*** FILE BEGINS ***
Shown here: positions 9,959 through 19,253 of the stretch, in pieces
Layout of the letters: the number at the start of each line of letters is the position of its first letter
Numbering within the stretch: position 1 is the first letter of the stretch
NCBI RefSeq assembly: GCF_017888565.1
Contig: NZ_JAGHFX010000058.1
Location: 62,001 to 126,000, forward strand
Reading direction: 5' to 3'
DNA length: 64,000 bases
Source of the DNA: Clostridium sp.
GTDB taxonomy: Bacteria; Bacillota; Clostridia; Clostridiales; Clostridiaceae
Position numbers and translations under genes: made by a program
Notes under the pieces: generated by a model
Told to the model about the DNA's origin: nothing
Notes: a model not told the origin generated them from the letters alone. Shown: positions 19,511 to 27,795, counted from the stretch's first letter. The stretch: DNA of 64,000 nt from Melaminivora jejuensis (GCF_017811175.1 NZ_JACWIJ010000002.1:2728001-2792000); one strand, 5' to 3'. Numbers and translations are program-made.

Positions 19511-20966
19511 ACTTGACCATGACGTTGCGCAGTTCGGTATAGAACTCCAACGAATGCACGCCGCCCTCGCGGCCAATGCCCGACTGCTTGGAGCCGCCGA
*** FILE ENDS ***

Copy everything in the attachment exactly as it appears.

Shown here: positions 9,959 through 19,253 of the stretch, in pieces
Layout of the letters: the number at the start of each line of letters is the position of its first letter
Numbering within the stretch: position 1 is the first letter of the stretch
NCBI RefSeq assembly: GCF_017888565.1
Contig: NZ_JAGHFX010000058.1
Location: 62,001 to 126,000, forward strand
Reading direction: 5' to 3'
DNA length: 64,000 bases
Source of the DNA: Clostridium sp.
GTDB taxonomy: Bacteria; Bacillota; Clostridia; Clostridiales; Clostridiaceae
Position numbers and translations under genes: made by a program
Notes under the pieces: generated by a model
Told to the model about the DNA's origin: nothing
Notes: a model not told the origin generated them from the letters alone. Shown: positions 19,511 to 27,795, counted from the stretch's first letter. The stretch: DNA of 64,000 nt from Melaminivora jejuensis (GCF_017811175.1 NZ_JACWIJ010000002.1:2728001-2792000); one strand, 5' to 3'. Numbers and translations are program-made.

Positions 19511-20966
19511 ACTTGACCATGACGTTGCGCAGTTCGGTATAGAACTCCAACGAATGCACGCCGCCCTCGCGGCCAATGCCCGACTGCTTGGAGCCGCCGA